December 4, 2015 § 1 Comment
A note heard can transform a day from the mundane into the awesome. Right now, on my iPhone, I have, in no particular order, a mixed selection of :
Pachobel’s Canon: both inspirational and soothing. I play it while shaving as I watch the razor glide smoothly over my face
JS Bach: a melody that takes you to heaven and back and then to heaven again
Maroon 5: their punchy classic, “Moves Like Jagger”, try n play that without busting a move!
David Guetta: time for some fresh French flair
Wolfgang Amadeus Mozart: every last syllable of his name resounds with genius.
The Art of McCartney: The best and most loved Beatle commemorated by a bunch of ind. ledges singing his tunes. Love-love-me do. Oh yeah.
Coldplay: edgy, melancholic, disturbing, soaring
Of course in these festive months I’ll also be tuned to the festive ditties. In spite of our ever-grinding world of cupidity and egoism, there are seasons where you’ll find even hedge funders turning warm. In days of winter my greatest comfort is resting beside the fireplace until I achieve somewhere in the region of 50 degrees C, supping on a Fortnum’s Gluhwein, listening to soothing winter music. Amongst my favourites are:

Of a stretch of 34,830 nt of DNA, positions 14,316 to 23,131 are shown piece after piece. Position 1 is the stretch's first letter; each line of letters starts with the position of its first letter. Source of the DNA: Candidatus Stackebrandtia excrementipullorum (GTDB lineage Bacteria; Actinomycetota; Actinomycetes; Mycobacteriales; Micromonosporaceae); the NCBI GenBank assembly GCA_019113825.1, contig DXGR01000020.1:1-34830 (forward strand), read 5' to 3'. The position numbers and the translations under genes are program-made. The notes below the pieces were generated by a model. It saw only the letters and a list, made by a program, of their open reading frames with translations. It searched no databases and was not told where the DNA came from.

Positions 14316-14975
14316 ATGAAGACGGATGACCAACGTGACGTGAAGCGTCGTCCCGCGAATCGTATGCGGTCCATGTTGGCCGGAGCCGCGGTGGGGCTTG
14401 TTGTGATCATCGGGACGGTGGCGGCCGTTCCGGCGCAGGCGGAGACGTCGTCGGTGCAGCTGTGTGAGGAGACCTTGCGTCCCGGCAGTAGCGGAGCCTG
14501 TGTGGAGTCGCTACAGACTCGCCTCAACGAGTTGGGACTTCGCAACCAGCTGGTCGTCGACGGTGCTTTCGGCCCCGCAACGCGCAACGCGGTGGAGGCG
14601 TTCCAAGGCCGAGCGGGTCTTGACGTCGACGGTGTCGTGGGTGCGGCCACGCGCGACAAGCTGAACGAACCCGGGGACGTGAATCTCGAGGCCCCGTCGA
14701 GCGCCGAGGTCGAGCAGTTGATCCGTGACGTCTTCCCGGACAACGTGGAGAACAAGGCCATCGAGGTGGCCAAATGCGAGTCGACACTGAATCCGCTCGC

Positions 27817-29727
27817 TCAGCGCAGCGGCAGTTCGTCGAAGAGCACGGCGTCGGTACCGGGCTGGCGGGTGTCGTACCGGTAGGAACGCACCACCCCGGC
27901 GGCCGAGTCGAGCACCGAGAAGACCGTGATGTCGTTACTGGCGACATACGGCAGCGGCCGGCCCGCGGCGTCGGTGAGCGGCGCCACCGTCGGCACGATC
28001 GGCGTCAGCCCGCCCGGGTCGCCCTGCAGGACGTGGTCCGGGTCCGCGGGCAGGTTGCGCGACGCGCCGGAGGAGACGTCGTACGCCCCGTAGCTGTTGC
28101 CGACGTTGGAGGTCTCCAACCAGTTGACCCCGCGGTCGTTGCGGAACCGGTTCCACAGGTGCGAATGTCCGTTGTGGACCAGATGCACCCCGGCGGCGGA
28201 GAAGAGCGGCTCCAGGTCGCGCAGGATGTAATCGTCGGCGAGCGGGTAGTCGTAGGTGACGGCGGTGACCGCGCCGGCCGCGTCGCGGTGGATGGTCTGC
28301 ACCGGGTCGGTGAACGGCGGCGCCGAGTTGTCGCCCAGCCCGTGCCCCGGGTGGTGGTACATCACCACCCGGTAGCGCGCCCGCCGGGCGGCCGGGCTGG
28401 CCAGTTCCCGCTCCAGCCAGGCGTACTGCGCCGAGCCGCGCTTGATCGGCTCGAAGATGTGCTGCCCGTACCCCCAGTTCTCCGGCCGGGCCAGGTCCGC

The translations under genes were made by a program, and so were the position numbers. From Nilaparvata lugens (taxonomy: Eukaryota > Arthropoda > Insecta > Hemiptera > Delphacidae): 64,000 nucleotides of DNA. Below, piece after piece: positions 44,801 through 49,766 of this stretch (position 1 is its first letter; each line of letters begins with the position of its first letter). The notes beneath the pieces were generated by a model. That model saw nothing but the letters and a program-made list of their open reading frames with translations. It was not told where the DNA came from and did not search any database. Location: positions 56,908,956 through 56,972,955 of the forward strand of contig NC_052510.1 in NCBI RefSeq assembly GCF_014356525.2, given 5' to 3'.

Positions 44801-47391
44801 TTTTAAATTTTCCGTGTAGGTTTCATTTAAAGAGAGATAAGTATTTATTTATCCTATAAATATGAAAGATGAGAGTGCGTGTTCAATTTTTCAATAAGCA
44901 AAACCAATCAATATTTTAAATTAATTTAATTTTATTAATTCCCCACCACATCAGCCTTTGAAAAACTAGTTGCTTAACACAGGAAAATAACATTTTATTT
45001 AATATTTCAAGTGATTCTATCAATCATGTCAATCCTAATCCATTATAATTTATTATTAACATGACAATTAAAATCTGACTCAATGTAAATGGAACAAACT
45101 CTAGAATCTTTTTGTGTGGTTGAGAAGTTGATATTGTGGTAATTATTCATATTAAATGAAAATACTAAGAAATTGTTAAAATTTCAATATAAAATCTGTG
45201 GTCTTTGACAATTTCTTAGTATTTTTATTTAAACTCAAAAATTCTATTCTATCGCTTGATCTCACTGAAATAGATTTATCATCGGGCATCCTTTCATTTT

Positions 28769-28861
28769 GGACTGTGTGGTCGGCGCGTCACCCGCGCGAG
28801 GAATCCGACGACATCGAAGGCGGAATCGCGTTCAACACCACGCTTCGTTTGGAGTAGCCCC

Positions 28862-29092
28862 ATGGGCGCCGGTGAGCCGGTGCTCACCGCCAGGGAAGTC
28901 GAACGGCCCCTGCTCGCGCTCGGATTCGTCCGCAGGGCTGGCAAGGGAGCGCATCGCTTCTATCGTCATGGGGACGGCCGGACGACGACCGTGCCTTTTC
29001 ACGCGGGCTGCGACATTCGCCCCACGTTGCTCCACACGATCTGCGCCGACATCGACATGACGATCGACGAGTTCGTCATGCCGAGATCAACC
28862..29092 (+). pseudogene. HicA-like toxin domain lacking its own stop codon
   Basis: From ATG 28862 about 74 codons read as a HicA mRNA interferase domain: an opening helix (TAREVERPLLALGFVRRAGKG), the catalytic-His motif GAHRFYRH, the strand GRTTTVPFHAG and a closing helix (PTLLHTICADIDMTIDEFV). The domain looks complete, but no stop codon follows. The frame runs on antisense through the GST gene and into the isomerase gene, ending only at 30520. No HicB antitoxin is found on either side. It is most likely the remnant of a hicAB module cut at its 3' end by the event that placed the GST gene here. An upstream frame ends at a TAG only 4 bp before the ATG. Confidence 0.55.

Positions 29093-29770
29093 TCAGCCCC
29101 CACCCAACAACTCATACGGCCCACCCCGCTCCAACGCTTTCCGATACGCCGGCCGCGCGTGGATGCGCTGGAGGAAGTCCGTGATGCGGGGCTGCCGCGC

Michael Bublé : his version of Silent Night– sans doute, the greatest Christmas song they ever made.
Pavarotti: Ave Maria, I listen to this while driving home, try and hit the high note, you’ll tear open your larynx
King’s Choir, Cambridge’s carols. Ding-dong-merrily on high, ah those halcyon schooldays, toasting toes and marshmallows!